While never the fan of scavenging for rats, there were plenty to be had in the area. The location was quiet and close enough to a few dive bars to catch a bite of something touch more appealing if the occasion called. The transactions made through the internet were prepared through a Post office box, so a hard address was not important. Despite living in a steel box in the slums of town, lif... existence wasn't that bad. Things were simple, and the only concern that came about through day to day life was the preparations covering the storage bill at the end of every six months. In a weird way, it was kind of like camping. It might have been the process of this ease of mind that made the Arrival of Harry Rothstein's letter so concerning.
The letter had been sitting in his PO Box one evening after collecting the proceeds from a handful of Kindles at a steal. The envelope was quite well to do compared to anything he normally dealt with, so it caught his eye right away. The Nosferatu knew that his actions weren't exactly invisible, but he rather hoped it would have been at least a bit more of a chore to track him down than clear evidence before him said otherwise.
Deadward shortly after his embraced was sanctioned by the Camarilla, a meeting that was about as comfortable as stabbing himself in the eye with an active blender. The process began as an introduction to politics in the region and ended up with a split open cheek bone after a few wisecracks. While a comical bunch of dusty old farts with sticks up their asses, the lot didn't show much for a sense of humor. A shame really. As Deadward read the letter in his box, the same general tone of the piece seemed to be fresh in its composition. As the young nosferatu read it, he considered eating something to induce vomiting. It wasn't rude at all, it was just too fake.
Glancing the letter over revealed a return address to a similar post office box location. The nosferatu knew that the Baron likely didn't expect any semblance of a response, but principal dictated that he couldn't help himself. Besides, he'd already lost his looks, his life, and his ability to go out in public without Scotland Yard being called on him. Losing his sense of humor would be a real travesty. With a pair of scissors, he cut the Baron's letter into pieces and arranged hand written blurbs below the clippings to relay the intention of the message.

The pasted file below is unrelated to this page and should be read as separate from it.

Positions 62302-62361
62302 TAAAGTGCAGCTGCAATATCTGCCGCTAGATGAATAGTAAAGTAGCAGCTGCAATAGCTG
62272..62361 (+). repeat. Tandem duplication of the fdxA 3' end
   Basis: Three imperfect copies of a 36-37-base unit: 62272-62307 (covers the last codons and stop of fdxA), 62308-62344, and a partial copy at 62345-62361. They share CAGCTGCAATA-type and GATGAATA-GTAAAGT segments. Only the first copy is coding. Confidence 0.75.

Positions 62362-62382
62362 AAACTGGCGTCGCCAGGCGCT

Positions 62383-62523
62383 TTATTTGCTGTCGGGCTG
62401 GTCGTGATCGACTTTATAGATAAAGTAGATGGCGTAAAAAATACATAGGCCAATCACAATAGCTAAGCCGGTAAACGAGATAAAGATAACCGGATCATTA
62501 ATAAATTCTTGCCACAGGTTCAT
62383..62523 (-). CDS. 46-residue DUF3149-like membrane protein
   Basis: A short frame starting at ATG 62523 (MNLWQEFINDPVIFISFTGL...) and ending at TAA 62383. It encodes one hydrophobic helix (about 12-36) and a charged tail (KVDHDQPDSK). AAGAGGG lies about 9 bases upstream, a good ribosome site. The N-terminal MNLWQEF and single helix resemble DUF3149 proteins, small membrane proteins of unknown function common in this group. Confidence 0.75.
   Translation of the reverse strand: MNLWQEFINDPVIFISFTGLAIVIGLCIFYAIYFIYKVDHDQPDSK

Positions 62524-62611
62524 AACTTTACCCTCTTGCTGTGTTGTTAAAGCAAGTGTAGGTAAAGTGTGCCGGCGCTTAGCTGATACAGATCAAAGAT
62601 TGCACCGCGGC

Deadward had a feeling he was going to regret sending that at some point. Likely enough this sow would probably be just as quick to violence and losing his temper as the mismatched lackeys of the Camarilla. At this point however, the dead vet just couldn't bring himself to care. His entire life was a continuing event of being played. He was played by his parents, Played by school, Played by the army, played by the law, and now that he was dead, the whole tune was starting a new. What he didn't expect was a very out of the ordinary response.
Now, the nosferatu was interested.
Not only had the Baron matched his wit, but he'd done it in a manner that was light hearted enough to realize the humor of the situation and serious enough to not lose any semblance of face. After an exchange like that, saying no to an event of the sort was out of the question. As of whether or not he'd agree to the man's requests was yet to be seen, but from his initial impression any business proposal made would be considered with open mind. The Baron was right, Deadward could not be trusted.
There was an old saying that went something the likes of "A good Man can never be trusted to be honest, but a dishonest one can always be relied upon for his dishonesty."
It was in this premise that both parties seemed to understand each other.
It was to the tune of Jimi Hendrix that the Dead Vet found himself greeting the evening. The sound echoed from the alarm of a disposable cell phone which had been hacked by a tech minded college goer for a spot of weed and some small figures of money. The Baron's "Tea party" was tonight and Deadward had every intention to show up on time. Gathering up a small gym bag, the vampire packed a set of clothes that hadn't stained too poorly from the ash residue of his skin. Jeans, Faux Vintage Led Zeppelin shirt, shit kicker boots and the same Desert camo issued field jacket the army had provided him for the Middle East. The jacket sported a number of patches determining unit affiliation and Brigade. On the right shoulder sat the insignia of the 25th Infantry Division's 4th Brigade Combat team. A symbol likely lost on most of the folks in the area, but one that even with the lows of military service held quite a bit of meaning to the dead vet.
To say it was a loud outfit was an understatement. Deadward liked the Baron's initial impression, but not enough to dress up for the man. On the bright side, adding a wool cap and a scarf to the ensemble made the horrific appearance of the nosferatu practically invisible. The clothes were stuffed into the gym bag and tossed over the vet's shoulder. He'd trekked the sewers enough times to know you don't wear something clean when you move through them. Tossing the bag over one shoulder, Hammond started off towards Elysian Fields.